Jack the Ripper 'was a Pole who died in asylum'
It is one of the world's greatest murder mysteries and has baffled investigators for more than a century.
But now an author and self-confessed "armchair detective" has claimed to have solved who Jack the Ripper was.
Russell Edwards has identified Aaron Kosminski, a 23-year-old Polish immigrant who ended up dying in an asylum, as the murderer.
He said Kosminski was "definitely, categorically and absolutely" the man behind the grisly killing spree in 1888 in London's East End.
Mr Edwards said a blood-stained shawl he bought in 2007 after an auction in Bury St Edmunds, Suffolk, held vital DNA evidence that led him to the apparent perpetrator.
He added: "I have got the only piece of forensic evidence in the whole history of the case. I've spent 14 years working on it, and we have definitively solved the mystery of who Jack the Ripper was.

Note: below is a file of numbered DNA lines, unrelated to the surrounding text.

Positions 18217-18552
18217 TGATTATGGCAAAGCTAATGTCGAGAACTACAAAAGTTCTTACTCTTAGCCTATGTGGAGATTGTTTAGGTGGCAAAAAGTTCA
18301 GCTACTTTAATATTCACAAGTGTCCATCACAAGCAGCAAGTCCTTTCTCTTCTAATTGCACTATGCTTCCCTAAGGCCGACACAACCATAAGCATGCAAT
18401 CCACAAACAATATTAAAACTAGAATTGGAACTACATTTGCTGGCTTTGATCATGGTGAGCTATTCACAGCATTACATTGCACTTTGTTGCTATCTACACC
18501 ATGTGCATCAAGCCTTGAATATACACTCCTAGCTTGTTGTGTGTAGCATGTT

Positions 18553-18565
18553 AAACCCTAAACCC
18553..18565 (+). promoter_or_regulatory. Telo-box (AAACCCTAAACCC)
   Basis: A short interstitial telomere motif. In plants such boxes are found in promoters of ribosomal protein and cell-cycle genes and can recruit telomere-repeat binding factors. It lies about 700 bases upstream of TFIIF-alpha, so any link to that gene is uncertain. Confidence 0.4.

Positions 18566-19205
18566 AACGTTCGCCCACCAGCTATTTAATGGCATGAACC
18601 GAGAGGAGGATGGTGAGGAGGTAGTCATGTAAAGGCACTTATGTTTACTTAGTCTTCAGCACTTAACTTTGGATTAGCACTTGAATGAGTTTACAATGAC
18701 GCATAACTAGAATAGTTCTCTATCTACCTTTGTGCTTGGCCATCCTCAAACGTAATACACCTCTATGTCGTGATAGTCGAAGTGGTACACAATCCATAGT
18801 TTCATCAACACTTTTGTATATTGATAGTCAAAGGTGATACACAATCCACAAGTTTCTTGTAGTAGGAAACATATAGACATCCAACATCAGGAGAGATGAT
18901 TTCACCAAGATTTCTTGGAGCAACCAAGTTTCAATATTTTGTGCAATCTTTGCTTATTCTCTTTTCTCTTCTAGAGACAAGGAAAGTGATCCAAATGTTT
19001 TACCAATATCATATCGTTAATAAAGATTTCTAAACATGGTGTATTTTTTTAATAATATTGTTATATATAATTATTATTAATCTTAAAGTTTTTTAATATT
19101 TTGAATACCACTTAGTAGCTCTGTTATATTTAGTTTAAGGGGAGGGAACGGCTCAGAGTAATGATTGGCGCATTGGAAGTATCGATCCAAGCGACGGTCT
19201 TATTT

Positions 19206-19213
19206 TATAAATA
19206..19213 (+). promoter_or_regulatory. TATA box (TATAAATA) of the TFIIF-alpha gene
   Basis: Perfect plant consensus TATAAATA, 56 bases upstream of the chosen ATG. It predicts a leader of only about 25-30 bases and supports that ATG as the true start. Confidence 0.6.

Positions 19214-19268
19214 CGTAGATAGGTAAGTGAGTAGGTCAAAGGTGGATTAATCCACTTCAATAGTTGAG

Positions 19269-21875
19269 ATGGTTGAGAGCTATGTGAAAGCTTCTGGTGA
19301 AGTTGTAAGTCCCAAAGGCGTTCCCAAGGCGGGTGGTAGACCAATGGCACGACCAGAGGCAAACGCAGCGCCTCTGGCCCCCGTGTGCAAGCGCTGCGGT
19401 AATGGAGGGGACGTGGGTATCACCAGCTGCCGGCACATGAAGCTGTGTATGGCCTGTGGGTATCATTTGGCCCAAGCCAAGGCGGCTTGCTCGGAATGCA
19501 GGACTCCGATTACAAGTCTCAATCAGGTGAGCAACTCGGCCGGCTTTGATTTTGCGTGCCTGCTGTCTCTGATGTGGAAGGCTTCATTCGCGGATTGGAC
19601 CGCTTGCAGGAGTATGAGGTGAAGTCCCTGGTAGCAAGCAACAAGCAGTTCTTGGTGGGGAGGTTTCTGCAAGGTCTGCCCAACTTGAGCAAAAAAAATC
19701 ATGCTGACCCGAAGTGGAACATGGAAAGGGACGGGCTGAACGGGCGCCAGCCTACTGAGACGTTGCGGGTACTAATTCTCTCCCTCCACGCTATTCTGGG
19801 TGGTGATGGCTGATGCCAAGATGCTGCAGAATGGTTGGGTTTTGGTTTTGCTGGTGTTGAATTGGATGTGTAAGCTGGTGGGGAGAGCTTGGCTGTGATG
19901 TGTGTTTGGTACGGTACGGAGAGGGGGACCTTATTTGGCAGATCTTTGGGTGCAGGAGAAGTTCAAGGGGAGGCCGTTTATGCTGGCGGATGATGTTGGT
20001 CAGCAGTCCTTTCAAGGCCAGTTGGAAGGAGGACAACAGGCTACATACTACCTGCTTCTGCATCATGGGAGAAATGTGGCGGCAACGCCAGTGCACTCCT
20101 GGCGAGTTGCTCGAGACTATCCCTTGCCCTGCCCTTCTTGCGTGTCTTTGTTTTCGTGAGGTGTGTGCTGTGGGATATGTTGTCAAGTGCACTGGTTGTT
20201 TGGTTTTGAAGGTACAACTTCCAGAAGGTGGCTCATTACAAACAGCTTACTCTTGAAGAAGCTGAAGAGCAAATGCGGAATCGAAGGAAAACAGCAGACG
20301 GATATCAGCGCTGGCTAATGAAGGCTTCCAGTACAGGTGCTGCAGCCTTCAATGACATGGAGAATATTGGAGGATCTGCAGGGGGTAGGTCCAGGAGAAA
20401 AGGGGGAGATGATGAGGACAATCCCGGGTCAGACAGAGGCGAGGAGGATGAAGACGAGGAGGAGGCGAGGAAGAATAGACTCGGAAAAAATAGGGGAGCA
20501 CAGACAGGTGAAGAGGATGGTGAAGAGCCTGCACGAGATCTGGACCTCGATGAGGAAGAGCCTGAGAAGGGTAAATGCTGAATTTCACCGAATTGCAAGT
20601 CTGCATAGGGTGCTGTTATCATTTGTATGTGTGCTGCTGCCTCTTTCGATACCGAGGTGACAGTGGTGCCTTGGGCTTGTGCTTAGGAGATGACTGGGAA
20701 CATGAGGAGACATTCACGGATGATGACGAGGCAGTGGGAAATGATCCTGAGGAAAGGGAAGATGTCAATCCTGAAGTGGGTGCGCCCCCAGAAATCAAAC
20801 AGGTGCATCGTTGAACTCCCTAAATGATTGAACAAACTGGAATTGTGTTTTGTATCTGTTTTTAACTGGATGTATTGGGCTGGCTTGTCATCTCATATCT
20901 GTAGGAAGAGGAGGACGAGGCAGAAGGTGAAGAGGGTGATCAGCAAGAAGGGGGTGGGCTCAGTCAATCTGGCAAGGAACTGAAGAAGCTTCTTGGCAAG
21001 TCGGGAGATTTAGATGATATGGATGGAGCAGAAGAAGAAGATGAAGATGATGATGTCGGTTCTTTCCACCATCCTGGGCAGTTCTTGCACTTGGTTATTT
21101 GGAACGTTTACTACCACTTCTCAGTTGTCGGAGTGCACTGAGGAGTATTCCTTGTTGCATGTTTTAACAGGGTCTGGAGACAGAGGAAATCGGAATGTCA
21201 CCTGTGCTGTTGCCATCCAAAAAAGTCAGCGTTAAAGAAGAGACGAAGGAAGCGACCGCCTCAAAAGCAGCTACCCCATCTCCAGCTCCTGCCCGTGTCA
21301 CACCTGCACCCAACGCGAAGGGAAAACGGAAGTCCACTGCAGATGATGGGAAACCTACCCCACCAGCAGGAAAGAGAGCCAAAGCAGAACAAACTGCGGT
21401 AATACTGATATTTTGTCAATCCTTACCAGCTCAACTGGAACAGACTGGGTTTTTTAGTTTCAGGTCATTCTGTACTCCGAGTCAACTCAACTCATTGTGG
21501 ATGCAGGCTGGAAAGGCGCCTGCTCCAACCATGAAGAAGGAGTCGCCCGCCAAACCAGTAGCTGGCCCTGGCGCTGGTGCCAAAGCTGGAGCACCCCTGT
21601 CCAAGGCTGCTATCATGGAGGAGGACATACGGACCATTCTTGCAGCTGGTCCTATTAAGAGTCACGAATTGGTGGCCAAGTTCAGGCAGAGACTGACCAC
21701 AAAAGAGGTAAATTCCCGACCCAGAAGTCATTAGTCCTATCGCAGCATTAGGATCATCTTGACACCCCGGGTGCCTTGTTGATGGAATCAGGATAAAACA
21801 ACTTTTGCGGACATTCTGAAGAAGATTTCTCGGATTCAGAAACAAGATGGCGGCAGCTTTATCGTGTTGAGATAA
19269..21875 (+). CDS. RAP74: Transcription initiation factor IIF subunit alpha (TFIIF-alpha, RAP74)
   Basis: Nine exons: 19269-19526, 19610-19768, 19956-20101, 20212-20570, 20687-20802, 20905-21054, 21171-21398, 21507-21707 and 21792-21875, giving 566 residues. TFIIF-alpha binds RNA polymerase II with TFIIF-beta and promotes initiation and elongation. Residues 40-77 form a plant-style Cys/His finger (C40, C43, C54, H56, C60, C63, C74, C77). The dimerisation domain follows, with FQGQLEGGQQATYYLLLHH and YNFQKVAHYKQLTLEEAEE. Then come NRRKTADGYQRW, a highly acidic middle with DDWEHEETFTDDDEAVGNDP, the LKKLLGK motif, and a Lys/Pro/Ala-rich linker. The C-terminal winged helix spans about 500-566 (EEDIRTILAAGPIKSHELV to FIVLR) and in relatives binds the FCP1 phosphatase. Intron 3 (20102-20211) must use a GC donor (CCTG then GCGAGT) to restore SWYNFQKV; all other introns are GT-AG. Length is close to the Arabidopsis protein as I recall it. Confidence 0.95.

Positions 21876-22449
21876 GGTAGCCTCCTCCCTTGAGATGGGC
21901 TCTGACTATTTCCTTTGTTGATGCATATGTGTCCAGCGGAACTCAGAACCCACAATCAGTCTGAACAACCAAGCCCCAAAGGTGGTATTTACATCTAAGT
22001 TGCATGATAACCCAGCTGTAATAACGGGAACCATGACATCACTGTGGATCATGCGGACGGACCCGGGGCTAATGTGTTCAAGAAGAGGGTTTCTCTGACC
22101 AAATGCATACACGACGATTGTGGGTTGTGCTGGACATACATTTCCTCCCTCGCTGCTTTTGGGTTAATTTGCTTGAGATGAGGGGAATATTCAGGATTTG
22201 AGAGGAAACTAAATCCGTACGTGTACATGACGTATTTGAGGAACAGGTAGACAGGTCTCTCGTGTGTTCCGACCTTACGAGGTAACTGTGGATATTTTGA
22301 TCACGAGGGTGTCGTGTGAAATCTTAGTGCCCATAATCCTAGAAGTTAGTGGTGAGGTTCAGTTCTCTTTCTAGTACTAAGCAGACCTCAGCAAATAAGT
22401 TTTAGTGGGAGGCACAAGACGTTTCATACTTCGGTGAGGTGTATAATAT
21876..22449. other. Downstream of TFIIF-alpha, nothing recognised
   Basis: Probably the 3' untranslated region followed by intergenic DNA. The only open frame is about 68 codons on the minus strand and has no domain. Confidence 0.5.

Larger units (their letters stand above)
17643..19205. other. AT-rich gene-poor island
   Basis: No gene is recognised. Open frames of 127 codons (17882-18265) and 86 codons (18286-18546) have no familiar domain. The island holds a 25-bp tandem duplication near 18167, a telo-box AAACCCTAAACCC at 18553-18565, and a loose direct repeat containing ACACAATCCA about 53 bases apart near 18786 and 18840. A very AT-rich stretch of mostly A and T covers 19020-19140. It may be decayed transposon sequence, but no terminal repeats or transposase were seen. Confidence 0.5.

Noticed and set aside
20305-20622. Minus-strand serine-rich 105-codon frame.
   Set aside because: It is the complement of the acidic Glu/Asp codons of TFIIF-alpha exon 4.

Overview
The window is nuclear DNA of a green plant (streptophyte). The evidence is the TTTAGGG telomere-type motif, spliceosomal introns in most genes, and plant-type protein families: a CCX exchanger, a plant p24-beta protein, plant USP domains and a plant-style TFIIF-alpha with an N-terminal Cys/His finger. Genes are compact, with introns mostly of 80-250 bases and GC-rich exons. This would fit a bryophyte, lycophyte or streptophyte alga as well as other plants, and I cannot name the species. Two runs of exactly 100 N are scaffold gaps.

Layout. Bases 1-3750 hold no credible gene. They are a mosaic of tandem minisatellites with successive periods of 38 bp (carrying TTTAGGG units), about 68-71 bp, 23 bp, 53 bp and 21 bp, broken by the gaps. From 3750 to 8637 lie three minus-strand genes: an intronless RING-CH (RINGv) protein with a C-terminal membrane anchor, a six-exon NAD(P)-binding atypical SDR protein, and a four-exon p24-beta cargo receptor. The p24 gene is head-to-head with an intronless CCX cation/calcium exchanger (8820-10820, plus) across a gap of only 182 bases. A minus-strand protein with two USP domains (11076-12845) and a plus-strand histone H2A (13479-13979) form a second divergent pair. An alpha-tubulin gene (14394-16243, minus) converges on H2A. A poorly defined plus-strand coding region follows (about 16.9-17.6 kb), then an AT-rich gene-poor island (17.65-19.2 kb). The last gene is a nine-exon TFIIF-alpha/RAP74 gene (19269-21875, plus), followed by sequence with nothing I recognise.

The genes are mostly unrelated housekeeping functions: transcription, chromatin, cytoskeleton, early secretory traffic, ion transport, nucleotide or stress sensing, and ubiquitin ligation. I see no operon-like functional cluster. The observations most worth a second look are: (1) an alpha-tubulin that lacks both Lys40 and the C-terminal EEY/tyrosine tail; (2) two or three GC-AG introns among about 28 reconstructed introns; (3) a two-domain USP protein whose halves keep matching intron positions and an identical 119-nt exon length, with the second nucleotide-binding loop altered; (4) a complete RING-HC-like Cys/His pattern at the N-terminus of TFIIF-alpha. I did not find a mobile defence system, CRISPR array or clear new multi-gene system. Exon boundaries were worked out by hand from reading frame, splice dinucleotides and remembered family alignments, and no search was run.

"Only non-believers that want to perpetuate the myth will doubt. This is it now – we have unmasked him."
Jack the Ripper murdered at least five women, slashing their throats, removing some of their internal organs and leaving their mutilated bodies in the Whitechapel area's darkened alleyways.
Mr Edwards (48), from Barnet, London, was "captivated" by the murder mystery and had been investigating it in his spare time before eventually coming to the decision that it could never be solved.
But then, in 2007, he saw that a shawl found next to the body of Catherine Eddowes, one of the Ripper's victims, was up for sale.
He bought it and enlisted the help of Jari Louhelainen, an expert in molecular biology, who used pioneering techniques to find DNA in the blood on the shawl and, from that, track down the Ripper.
Mr Edwards said: "I enlisted the help of Jari and we embarked on a three-and-a-half year journey. When we discovered the truth, it was the most amazing feeling of my life."
Kosminski was a Polish Jewish immigrant who, fleeing persecution in his Russia-controlled homeland, came with his family to England in 1881 and settled in the Mile End Old Town area.
He was admitted to a string of lunatic asylums and eventually died in one, in 1899, with gangrene of the leg.